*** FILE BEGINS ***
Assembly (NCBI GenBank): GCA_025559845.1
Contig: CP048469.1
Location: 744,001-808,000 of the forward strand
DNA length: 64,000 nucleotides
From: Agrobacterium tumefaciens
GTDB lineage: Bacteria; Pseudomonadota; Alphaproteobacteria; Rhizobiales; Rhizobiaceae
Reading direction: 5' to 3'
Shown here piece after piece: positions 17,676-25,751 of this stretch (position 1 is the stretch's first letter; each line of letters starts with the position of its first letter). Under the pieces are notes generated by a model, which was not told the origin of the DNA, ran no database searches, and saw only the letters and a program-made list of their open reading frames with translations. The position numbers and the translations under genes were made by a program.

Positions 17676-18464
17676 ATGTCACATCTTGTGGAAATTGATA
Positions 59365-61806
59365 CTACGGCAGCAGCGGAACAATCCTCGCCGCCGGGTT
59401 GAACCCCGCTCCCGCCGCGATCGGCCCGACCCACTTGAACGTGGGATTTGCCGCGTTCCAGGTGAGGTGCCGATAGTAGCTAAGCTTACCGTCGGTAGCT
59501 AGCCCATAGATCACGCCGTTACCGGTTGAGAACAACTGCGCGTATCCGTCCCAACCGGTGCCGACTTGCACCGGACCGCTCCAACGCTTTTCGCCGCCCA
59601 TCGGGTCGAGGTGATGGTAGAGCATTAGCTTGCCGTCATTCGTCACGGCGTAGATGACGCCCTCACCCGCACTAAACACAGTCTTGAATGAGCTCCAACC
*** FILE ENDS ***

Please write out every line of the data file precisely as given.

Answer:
Assembly (NCBI GenBank): GCA_025559845.1
Contig: CP048469.1
Location: 744,001-808,000 of the forward strand
DNA length: 64,000 nucleotides
From: Agrobacterium tumefaciens
GTDB lineage: Bacteria; Pseudomonadota; Alphaproteobacteria; Rhizobiales; Rhizobiaceae
Reading direction: 5' to 3'
Shown here piece after piece: positions 17,676-25,751 of this stretch (position 1 is the stretch's first letter; each line of letters starts with the position of its first letter). Under the pieces are notes generated by a model, which was not told the origin of the DNA, ran no database searches, and saw only the letters and a program-made list of their open reading frames with translations. The position numbers and the translations under genes were made by a program.

Positions 17676-18464
17676 ATGTCACATCTTGTGGAAATTGATA
Positions 59365-61806
59365 CTACGGCAGCAGCGGAACAATCCTCGCCGCCGGGTT
59401 GAACCCCGCTCCCGCCGCGATCGGCCCGACCCACTTGAACGTGGGATTTGCCGCGTTCCAGGTGAGGTGCCGATAGTAGCTAAGCTTACCGTCGGTAGCT
59501 AGCCCATAGATCACGCCGTTACCGGTTGAGAACAACTGCGCGTATCCGTCCCAACCGGTGCCGACTTGCACCGGACCGCTCCAACGCTTTTCGCCGCCCA
59601 TCGGGTCGAGGTGATGGTAGAGCATTAGCTTGCCGTCATTCGTCACGGCGTAGATGACGCCCTCACCCGCACTAAACACAGTCTTGAATGAGCTCCAACC